An important caveat: many of the of the strategies suggested in this book are for dealing with the 80%. The typical disruption in the classroom that can and should be quickly and easily handled within the classroom. They are not talking about the student who had a severe emotionally traumatic experience who throws desks across the room while screaming profanities when something triggers an emotional outburst. They aren’t talking about the students who have a diagnosed emotional/behavioural disorder that requires specific strategies to help them deescalate the situation. However, I would suggest that some of the Love and Logic strategies would help even these students, especially the need to stay calm, be clear and direct, and allow the student to make a decision based on limited, appropriate options.
Reading Teaching with Love and Logic didn’t actually give me any specific new ideas or strategies to try using in my own classroom. However, I appreciated the ideas in the book and I am grateful to our music teacher for suggesting it to me. Why? Because it was a good reminder of good practices in education. The biggest focus of Love and Logic is just that: making sure your students know that they are loved for the young people they are and using logic when setting outcomes. So often, when we talk about consequences we discuss them in terms of the negative outcome of poor choices. But the positive outcome of good choices us just as much a part of consequences.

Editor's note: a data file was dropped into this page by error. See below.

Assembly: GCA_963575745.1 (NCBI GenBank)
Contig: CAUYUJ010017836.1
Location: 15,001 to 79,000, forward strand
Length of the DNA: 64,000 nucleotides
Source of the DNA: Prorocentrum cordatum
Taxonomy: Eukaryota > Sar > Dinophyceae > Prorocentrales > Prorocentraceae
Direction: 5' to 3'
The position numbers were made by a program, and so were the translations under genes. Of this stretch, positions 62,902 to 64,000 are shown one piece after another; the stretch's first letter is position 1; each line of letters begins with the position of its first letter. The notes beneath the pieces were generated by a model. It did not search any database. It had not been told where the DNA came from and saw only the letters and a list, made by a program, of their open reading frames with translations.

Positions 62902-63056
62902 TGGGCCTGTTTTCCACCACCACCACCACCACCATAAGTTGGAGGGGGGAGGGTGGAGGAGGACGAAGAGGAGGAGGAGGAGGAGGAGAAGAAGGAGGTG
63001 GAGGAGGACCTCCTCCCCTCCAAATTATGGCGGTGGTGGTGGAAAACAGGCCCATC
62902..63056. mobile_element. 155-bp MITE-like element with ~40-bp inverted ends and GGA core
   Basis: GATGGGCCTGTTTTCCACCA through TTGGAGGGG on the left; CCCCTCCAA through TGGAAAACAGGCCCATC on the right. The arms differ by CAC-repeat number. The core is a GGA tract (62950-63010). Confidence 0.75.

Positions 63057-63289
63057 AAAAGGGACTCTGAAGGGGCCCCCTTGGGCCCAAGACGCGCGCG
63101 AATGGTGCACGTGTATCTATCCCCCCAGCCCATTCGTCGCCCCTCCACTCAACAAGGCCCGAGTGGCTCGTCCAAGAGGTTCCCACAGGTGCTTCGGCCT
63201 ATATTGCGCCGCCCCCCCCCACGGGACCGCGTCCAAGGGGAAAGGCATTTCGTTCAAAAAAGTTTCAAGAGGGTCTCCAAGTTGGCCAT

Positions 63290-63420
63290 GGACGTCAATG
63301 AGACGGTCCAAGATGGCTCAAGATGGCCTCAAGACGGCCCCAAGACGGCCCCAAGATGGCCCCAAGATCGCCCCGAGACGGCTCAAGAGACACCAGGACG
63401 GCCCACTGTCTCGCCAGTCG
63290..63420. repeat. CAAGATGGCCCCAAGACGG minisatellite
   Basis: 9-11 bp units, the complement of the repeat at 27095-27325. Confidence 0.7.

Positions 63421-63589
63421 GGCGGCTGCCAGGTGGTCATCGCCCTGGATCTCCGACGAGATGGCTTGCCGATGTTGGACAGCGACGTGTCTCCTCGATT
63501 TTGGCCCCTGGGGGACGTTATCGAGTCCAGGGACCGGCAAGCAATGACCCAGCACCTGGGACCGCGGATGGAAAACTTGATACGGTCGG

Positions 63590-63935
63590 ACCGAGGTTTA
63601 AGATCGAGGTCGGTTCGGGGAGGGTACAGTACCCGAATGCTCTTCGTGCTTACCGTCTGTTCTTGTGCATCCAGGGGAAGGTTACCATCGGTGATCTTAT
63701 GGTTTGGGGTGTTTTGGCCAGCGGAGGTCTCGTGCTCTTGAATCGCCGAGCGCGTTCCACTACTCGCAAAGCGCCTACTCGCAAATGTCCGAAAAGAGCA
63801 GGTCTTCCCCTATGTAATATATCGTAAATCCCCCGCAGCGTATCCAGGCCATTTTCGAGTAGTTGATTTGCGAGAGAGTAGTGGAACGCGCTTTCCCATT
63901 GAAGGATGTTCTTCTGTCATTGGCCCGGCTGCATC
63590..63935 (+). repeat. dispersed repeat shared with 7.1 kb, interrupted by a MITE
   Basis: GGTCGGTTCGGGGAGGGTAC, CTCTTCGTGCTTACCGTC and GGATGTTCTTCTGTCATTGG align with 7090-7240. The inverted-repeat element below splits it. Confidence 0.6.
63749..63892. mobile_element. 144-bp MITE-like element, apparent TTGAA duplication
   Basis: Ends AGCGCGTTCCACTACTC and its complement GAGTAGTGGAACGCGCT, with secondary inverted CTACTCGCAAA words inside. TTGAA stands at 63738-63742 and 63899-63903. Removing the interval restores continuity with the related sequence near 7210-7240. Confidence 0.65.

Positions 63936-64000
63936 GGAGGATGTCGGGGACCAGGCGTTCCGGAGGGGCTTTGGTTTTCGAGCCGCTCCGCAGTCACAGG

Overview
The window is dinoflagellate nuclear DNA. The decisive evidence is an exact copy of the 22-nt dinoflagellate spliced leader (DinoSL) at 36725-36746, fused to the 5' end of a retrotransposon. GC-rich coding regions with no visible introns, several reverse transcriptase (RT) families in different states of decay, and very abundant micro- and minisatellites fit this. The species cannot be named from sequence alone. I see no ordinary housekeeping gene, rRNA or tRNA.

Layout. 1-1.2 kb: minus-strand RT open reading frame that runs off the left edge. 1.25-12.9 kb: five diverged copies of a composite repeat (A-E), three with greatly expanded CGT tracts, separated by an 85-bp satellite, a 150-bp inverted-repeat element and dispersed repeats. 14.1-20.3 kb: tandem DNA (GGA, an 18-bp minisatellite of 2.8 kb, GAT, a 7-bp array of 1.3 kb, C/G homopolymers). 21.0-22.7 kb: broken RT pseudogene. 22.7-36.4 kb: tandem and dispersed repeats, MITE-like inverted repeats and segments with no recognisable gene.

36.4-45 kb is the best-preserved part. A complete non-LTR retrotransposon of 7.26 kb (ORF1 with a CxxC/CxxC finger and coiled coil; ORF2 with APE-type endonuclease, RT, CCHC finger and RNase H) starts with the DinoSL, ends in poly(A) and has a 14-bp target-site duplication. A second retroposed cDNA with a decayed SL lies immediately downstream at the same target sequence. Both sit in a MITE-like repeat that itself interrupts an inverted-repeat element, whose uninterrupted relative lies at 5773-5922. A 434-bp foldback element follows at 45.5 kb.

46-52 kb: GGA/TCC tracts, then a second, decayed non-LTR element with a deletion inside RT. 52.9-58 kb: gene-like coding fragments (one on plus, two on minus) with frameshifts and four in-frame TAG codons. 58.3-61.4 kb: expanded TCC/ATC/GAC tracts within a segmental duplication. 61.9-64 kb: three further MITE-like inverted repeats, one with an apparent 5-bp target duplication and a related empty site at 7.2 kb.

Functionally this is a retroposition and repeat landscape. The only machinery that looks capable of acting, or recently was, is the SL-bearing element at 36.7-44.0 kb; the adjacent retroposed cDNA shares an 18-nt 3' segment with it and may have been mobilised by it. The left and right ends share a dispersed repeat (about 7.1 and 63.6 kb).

A favourite classroom management book of mine is Setting Limits in the Classroom by Robert J. Mackenzie, Ed.D. Just like Jim Fay and David Funk, Dr. Mackenzie emphasises the need of teachers to set realistic limits in the classroom. Know what your own limits are and know what the limits for your students should be. Don’t pick fights over things that are inconsequential. Don’t make rules just for the sake of having rules. Include students in the decision-making process in a way that is age-appropriate. For example, my fourth graders have all been in school long enough to know that some of the basic expectations in a classroom setting include being safe, being responsible, and being respectful. So at the start of the year, I have them tell me what those things should look like, sound like, and feel like in our classroom. By letting them express the expectations, I know what they expect each other to do and what they expect me to expect of them. (And yes, I am of course a part of this conversation!) This practice is supported by the authors of both of these books.